We were one our way out when we heard the old man’s car coming up the driveway he shared with the school. After parking at his house he took a few paces toward the school and looked suspiciously around for a minute and then began to shout in his thick southern West Virginia accent “I know yur in thar.. Cops are a comin’..” How he knew we were inside will forever be a mystery to me as we were sure to keep the noise to a minimum and left no evidence we had entered. Never less we waited a moment for him to go in his home to make our exit. He was obviously looking out his window waiting for that exact moment because he then came back outside to shout some more at us. The words from his mouth quickly became incoherent as we ran further and further from sight. I returned the following weekend with a friend that didn’t get the chance to go when our group went the first time. We were in there long enough for a quick look when we noticed the wind had blown open the front door just wide enough to see the front of a cop car pulling up. Quickly and silently we made our way toward the back door hoping that it too was unlocked as it was our only option of escape. While my friend quietly tried to open the door I glanced toward the pitch black basement and sitting on the top step descending into the horrible darkness was the plastic bottle that was tossed down the prior week. I knew it was the same bottle because the label had been ripped off and it was drawn all over with a black marker. Whatever horrid thoughts I had shoved out of my mind about the basement instantaneously came rushing back. At that moment my attention was diverted when I heard the officer approaching the steps leading to the entrance. After enough jolts the rear door finally opened wide enough for both of us to pass through as the officer came through the front. We ran as fast as we could into the surrounding woods and up the mountain until we noticed that the cop didn’t even bother to chase us. After coming to a resting place in the woods we both immediately broke into laughter. It was far from the first time and would be far from the last that we had ran from small town police.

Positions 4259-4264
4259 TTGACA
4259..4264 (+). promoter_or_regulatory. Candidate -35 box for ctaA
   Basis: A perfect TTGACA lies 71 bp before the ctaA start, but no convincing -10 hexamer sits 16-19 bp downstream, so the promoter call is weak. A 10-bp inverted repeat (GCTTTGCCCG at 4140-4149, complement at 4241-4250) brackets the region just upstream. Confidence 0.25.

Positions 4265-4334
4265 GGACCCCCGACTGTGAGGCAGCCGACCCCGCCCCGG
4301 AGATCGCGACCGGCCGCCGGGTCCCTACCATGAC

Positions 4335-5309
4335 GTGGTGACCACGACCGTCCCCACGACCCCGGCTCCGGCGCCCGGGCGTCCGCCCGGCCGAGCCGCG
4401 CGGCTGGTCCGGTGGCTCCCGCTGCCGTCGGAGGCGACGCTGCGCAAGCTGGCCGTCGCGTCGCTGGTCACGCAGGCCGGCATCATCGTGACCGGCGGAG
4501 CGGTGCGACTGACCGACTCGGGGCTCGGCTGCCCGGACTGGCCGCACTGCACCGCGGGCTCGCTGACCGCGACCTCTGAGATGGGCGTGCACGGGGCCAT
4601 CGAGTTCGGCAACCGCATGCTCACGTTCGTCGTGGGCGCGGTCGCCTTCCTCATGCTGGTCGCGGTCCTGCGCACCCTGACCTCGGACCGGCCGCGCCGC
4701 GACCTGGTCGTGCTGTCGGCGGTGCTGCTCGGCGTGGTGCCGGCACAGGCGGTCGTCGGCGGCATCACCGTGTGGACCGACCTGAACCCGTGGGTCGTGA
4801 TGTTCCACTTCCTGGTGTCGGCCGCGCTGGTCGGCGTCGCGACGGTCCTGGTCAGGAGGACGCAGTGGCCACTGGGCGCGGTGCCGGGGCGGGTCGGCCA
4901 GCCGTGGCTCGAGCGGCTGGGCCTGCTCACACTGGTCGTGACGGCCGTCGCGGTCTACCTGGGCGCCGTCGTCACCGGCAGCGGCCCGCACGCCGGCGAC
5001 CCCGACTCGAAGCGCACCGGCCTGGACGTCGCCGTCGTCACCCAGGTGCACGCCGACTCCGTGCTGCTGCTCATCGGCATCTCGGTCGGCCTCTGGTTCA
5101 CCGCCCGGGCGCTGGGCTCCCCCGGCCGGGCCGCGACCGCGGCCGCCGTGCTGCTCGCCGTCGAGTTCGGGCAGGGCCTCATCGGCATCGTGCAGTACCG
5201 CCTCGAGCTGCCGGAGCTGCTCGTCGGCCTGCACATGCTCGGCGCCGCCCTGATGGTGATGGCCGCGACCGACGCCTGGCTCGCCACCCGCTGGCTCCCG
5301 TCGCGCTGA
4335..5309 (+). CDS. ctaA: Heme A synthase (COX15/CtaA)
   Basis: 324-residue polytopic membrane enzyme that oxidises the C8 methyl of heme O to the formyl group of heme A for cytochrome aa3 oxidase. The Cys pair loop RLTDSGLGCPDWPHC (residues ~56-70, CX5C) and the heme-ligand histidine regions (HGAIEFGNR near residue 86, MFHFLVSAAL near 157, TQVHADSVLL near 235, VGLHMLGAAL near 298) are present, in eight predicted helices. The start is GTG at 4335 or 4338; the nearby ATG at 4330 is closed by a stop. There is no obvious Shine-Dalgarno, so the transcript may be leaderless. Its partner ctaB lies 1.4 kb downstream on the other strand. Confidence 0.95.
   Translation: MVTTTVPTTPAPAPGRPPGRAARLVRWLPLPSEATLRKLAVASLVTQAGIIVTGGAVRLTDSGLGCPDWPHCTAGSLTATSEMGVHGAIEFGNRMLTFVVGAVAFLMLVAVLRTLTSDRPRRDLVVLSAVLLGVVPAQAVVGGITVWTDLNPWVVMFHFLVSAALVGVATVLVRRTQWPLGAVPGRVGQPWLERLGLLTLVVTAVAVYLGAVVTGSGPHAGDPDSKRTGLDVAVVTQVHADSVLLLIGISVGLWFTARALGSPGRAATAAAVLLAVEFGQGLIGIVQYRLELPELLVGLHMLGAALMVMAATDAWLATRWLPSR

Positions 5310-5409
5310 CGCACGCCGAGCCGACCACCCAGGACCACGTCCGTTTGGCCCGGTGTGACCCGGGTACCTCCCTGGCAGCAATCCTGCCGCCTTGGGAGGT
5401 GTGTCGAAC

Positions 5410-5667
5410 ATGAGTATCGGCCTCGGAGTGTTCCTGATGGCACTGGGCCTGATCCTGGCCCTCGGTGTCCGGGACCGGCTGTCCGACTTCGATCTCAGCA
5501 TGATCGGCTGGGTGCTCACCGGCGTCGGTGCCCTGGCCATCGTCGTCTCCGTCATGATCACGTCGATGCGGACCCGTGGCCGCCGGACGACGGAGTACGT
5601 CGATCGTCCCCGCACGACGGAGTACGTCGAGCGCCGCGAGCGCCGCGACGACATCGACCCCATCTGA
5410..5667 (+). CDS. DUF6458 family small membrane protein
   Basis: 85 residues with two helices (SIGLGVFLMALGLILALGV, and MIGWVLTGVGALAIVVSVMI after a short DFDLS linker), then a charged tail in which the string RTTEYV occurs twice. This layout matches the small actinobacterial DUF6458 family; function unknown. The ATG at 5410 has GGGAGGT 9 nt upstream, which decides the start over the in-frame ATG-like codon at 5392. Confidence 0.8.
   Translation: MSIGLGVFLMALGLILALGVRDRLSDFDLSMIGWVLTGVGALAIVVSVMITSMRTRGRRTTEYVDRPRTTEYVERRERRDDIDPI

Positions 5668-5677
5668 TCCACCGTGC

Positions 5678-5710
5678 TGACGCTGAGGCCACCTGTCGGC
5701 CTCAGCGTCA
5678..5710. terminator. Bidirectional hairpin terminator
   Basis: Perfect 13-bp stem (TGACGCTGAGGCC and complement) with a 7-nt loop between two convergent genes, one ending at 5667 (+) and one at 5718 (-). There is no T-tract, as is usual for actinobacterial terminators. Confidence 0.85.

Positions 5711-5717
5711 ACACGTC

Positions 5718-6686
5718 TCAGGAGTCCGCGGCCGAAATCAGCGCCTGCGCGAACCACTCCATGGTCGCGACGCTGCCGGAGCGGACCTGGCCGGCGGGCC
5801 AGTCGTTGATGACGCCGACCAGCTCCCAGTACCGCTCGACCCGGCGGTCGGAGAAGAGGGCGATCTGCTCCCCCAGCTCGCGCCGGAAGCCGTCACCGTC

The main reason behind this post is I lost every photo I took that day (along with most of everything else I owned) when a flash flood consumed the majority of Oceana in the summer of 2001. 3.5 feet of murky water made it’s way through my house destroying everything in it’s path. I left that small WV town as soon as I graduated the following year and I don’t visit family there nearly as much as I should. When I finally had a decent camera and made my way back to retake some photos of the school I was filled with sadness to discover that it was now just an empty lot because some asshole decided to set the building on fire. This solitary building was responsible for what would later grow into the fascination with abandoned buildings that I have today. These aren’t just vacated long forgotten structures to me, they’re a glimpse into history unlike any you can get from a textbook. Every one of them has a story of life to itself all the way from the people who originally sketched them out on a piece of paper, to the ones who constructed and occupied, to the ones who abandoned them because of various circumstances. It’s then that people like us come in and give purpose and a glimpse of life once again through our interest in exploring and preserving history. What it boils down to is it’s a way to travel back in time and I don’t know a single person that wouldn’t want to do that.